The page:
Left Voters: 59% Remain Independent, 29% Join Another Party, 12% Don’t know

Do you support or oppose the proposal to turn the Meretz Primary to an open primary?

General Public: 38% Support, 31% Oppose, 31% Don’t know
Left Voters: 51% Support, 38% Oppose, 11% Don’t know

What topics should Meretz focus on?

73% Social & Economic Issues, 14% Security & Diplomatic Issues, 13% Don’t know

Question for left voters: What do you think the reason is for the decline of the Israeli left?

59% Leadership crisis on the left, 18% Left presents a line that is too extreme, 9% The left is not in decline, 7% left is no longer relavent, 4% left has become anti-Israeli, 3% Don’t know

Midgam conducted a poll that was broadcast by the Knesset Channel on Feb 23 2017.

How do you grade Prime Minister Netanyahu’s visit to the United States and his meeting with President Trump?

48% Not a success or failure, 33% Success for Israel, 14% Don’t know, 5% Failure for Israel

Do you think President Trump’s statement that “the sides will decide if they want 1 state or 2 states” will allow the advancement of negotiations between Israel and the Palestinians?

55% Not allow, 27% Allow, 18% Don’t know

Will applying Israel sovereignty in Judea and Samaria lead to one state for two people?

55% No, 25% Yes, 20% Don’t know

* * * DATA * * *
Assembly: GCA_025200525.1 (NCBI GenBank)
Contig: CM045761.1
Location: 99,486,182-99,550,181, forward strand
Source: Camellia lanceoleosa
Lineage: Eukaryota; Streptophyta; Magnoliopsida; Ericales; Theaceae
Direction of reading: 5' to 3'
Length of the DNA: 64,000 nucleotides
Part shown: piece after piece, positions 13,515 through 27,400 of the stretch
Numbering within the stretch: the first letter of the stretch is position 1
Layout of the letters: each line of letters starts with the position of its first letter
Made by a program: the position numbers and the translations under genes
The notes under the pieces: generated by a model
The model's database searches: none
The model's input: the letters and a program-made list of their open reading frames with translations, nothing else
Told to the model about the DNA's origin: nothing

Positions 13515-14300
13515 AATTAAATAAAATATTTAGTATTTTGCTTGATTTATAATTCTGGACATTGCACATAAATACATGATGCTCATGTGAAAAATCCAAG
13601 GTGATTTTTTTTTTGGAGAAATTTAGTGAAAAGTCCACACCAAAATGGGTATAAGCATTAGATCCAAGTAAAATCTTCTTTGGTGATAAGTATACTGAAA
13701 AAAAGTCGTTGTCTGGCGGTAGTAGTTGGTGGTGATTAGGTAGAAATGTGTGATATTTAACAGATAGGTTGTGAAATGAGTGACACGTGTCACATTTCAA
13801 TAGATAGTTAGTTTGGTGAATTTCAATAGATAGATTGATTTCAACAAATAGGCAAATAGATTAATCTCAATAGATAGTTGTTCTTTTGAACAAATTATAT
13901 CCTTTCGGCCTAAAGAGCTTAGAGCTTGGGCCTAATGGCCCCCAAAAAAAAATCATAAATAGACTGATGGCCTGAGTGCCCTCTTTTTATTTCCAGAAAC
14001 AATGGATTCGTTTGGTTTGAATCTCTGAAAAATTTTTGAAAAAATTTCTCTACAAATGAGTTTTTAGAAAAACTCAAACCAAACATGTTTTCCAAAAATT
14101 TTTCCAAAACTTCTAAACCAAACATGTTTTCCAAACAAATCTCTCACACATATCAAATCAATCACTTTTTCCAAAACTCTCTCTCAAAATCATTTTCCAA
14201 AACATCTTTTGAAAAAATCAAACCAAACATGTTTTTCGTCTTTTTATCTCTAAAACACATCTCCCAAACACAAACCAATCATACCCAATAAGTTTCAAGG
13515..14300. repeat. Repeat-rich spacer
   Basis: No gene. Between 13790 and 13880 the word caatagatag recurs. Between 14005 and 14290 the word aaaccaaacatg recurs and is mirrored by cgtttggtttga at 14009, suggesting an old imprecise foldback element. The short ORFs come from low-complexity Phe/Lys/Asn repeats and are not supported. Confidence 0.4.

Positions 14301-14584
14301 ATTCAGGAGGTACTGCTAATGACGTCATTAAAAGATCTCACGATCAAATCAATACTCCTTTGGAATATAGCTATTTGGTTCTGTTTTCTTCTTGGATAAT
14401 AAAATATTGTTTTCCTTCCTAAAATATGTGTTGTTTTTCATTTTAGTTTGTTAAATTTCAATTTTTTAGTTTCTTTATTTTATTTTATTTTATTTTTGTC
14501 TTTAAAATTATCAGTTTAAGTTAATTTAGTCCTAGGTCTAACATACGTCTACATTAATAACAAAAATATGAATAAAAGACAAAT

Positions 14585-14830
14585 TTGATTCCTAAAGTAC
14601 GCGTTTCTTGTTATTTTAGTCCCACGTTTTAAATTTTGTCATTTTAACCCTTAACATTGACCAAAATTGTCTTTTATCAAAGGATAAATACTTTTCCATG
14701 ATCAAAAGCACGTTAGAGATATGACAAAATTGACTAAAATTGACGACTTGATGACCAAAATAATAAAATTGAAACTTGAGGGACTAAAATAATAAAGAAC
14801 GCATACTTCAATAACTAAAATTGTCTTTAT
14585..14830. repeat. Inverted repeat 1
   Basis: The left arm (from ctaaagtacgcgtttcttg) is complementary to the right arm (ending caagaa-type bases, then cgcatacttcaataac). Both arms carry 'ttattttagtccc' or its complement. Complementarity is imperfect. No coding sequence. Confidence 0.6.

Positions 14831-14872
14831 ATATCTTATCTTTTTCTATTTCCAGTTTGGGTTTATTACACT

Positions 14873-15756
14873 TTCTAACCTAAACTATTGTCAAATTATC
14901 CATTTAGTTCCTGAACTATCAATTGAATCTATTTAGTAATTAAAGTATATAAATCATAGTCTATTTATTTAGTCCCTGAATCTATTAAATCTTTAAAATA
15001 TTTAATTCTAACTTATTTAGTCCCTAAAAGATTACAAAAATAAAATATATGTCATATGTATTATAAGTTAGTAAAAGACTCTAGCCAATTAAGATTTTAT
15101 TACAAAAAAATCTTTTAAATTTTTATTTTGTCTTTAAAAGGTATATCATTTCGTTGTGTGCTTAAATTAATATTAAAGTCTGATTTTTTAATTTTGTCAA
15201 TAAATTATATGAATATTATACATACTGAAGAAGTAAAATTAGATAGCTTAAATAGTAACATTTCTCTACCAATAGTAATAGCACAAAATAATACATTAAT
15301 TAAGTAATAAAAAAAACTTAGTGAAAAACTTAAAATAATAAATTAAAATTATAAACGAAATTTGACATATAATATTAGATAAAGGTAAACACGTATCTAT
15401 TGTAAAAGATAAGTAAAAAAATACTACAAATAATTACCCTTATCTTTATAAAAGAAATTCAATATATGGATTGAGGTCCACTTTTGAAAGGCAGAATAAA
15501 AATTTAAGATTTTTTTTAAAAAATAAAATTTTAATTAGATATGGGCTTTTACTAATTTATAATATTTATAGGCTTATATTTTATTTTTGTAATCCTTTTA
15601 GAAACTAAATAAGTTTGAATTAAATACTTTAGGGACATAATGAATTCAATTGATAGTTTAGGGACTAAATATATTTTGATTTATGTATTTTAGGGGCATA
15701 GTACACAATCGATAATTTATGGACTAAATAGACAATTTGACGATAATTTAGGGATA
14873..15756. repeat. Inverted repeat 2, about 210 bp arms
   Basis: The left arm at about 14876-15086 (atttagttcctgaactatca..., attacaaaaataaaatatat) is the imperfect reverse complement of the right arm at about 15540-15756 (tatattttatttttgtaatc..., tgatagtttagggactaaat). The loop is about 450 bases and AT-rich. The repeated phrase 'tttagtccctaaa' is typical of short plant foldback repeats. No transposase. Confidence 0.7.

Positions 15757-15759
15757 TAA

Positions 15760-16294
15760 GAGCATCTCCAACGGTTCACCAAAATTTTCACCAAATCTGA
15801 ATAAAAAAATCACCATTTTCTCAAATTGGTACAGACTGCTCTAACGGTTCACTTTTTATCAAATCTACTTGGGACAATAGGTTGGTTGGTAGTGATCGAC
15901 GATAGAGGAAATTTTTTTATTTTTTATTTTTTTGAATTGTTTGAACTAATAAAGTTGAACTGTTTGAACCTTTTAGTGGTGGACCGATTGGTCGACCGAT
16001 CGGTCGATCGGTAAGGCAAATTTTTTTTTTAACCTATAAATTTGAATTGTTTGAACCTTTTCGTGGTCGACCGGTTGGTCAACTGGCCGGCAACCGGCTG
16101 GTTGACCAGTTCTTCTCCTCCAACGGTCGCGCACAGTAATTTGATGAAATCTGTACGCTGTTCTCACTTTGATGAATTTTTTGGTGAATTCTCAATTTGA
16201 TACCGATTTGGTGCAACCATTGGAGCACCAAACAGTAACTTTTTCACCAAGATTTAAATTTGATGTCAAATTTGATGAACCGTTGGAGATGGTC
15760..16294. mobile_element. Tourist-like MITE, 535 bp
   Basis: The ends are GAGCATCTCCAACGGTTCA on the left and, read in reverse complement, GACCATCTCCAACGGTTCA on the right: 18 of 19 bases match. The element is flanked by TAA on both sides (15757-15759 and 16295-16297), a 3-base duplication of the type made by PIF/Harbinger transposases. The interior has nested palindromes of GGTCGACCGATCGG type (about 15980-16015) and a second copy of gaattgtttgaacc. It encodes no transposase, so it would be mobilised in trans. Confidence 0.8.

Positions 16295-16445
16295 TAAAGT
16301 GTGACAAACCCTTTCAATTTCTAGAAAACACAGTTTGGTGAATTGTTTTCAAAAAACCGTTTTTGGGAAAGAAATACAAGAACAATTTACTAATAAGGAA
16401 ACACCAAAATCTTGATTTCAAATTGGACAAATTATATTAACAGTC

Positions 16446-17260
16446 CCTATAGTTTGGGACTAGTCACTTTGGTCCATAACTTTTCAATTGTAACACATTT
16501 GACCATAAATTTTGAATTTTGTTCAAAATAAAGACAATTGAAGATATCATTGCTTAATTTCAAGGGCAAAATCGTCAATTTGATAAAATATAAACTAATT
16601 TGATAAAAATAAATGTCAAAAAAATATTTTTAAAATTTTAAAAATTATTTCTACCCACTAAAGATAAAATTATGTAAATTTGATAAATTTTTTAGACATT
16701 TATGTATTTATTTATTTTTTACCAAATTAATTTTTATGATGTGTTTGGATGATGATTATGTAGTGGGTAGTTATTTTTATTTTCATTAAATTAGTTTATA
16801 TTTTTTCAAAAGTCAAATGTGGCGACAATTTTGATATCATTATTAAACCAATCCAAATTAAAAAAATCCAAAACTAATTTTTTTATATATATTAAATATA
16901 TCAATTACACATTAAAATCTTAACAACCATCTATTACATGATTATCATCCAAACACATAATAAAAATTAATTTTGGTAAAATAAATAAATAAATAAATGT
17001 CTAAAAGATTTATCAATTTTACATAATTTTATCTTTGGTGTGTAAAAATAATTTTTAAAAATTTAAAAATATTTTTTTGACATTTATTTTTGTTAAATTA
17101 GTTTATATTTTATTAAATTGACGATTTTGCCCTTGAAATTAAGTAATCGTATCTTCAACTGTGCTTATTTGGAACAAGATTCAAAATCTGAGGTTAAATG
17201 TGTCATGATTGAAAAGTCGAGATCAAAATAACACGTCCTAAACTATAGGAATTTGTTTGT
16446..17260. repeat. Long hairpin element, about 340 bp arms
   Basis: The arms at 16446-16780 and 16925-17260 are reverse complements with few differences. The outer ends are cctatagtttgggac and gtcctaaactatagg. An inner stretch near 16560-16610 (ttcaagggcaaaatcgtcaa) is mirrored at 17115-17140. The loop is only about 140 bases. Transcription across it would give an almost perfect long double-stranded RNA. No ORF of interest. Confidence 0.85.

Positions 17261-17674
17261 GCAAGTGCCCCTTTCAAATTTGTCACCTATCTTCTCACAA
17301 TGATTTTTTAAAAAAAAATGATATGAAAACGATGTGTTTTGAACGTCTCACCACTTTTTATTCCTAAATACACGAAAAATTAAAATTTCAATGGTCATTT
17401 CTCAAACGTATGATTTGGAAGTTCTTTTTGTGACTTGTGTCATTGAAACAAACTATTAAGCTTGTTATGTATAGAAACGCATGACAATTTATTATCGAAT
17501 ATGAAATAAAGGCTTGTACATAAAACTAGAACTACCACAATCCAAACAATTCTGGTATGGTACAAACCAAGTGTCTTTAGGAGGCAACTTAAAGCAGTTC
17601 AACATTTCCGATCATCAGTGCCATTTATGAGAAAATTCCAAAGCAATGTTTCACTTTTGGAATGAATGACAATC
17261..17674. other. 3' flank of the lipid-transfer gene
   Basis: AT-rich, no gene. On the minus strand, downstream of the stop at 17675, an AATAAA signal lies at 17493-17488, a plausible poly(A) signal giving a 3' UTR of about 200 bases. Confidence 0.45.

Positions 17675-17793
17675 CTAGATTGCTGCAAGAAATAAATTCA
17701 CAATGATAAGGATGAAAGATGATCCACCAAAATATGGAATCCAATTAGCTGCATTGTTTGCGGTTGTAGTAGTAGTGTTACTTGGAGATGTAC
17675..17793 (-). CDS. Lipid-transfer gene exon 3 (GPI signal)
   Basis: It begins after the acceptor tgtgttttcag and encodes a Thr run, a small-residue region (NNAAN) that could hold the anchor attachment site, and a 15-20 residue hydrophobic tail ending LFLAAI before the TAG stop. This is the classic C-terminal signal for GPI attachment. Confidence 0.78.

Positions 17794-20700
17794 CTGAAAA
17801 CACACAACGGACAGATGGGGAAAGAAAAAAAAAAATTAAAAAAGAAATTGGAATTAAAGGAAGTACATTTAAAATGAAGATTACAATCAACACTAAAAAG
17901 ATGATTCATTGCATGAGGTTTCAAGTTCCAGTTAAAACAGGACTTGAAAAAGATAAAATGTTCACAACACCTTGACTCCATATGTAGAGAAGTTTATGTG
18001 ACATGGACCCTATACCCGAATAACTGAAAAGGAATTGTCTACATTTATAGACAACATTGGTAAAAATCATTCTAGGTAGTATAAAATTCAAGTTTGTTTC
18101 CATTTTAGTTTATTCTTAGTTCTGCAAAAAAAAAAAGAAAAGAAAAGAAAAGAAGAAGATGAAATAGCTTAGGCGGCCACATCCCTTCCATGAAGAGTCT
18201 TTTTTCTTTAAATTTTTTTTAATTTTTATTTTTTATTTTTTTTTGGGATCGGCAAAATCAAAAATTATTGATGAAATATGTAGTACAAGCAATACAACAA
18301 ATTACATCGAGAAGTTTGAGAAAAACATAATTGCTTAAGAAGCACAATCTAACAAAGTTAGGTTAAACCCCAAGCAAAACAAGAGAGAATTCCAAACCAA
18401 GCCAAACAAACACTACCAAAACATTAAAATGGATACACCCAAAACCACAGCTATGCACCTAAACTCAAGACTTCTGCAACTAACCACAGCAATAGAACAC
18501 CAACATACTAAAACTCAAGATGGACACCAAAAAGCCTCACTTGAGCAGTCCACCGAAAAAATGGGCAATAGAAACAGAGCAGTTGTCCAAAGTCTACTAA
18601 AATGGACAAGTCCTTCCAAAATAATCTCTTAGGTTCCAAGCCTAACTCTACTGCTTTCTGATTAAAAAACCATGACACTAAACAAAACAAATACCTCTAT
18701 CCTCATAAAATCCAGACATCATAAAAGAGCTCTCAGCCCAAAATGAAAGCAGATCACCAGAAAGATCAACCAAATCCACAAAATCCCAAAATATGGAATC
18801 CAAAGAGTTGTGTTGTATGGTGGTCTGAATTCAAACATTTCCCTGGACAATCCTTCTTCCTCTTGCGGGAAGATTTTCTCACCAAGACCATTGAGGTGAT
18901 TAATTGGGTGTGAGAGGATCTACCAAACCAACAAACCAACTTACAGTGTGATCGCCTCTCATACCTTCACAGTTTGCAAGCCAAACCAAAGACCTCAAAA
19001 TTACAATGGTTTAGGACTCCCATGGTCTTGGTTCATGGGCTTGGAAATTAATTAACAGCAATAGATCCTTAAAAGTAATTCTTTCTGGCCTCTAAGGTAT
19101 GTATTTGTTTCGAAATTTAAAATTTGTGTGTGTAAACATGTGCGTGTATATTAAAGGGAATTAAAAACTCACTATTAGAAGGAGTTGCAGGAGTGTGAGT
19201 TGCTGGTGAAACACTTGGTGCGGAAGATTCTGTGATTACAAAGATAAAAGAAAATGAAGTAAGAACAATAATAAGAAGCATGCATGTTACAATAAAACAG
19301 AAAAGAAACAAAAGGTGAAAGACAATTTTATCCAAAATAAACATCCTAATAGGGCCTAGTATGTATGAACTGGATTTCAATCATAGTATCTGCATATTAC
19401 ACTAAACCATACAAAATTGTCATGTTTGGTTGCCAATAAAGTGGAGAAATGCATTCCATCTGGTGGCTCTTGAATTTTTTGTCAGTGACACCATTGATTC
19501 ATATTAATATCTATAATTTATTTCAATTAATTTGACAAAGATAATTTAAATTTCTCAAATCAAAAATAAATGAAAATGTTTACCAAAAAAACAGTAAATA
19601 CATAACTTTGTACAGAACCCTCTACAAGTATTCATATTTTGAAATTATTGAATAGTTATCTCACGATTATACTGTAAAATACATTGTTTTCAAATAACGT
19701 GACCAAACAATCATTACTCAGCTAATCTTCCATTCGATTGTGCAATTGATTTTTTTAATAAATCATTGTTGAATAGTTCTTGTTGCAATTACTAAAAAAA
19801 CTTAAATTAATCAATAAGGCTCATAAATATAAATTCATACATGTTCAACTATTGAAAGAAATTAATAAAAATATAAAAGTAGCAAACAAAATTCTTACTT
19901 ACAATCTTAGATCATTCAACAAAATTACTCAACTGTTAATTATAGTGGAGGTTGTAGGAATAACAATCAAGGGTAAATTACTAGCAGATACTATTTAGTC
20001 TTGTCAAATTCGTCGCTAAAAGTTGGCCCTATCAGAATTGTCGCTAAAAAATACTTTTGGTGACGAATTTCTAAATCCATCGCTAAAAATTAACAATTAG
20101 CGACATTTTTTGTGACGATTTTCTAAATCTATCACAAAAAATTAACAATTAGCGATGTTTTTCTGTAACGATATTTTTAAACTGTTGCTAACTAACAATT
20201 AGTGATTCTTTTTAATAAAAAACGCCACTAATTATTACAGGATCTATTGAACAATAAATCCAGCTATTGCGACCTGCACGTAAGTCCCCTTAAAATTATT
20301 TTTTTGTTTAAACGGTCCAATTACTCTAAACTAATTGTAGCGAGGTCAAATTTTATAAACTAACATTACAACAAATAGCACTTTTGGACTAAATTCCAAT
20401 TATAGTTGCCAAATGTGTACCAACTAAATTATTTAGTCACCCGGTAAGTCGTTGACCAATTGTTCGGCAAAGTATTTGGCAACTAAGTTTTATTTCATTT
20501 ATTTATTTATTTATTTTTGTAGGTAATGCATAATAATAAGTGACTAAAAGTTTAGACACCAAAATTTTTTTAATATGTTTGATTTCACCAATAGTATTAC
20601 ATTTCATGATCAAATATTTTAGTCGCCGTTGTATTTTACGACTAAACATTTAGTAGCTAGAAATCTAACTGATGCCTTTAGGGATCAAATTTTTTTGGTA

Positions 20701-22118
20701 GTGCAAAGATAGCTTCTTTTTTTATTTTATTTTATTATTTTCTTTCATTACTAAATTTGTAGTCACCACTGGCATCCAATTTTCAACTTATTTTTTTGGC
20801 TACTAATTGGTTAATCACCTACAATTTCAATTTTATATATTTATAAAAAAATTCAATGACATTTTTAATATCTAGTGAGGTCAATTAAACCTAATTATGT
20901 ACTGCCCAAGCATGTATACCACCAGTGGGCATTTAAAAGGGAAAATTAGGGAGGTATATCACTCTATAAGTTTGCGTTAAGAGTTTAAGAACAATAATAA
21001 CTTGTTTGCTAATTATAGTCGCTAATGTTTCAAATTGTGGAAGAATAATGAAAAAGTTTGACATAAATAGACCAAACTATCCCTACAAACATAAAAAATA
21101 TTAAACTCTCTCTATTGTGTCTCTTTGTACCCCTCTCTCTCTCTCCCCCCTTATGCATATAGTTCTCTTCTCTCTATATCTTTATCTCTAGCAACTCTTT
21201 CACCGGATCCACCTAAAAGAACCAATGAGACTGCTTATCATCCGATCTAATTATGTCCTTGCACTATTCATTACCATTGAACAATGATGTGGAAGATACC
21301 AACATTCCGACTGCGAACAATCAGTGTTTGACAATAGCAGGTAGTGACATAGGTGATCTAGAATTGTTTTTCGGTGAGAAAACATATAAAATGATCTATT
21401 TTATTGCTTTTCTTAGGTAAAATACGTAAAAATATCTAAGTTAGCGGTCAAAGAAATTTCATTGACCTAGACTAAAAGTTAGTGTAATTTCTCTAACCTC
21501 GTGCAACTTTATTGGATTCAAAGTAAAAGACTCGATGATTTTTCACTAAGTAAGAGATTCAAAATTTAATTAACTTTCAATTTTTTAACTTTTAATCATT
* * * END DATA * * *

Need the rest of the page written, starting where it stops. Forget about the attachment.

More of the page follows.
Will one state for two people from the Mediterranean Sea to the Jordan River allow Israel to maintain its Jewish majority in such a state?

49% No, 36% Yes, 15% Don’t know

If one state for two people is established can we prevent Palestinians in Judea and Samaria from voting?

69% No, 23% Yes, 8% Don’t know

If one state for two peoples is established and there is no voting rights for Palestinians to the Knesset, will we be similar to the former South Africa’s apartheid?

51% Yes, 33% No, 16% Don’t know

Will fulfilling the limitations that Trump requested on settlements advance the chances of peace?

47% No, 33% Yes, 20% Don’t know

From you impression, will President Trump be willing to take a risk in giving up on American interests in Arab States and the Muslim World to allow Israel to strengthen and expand settlements, and annex territory in Judea and Samaria into Israel?

59% No, 25% Yes, 16% Don’t know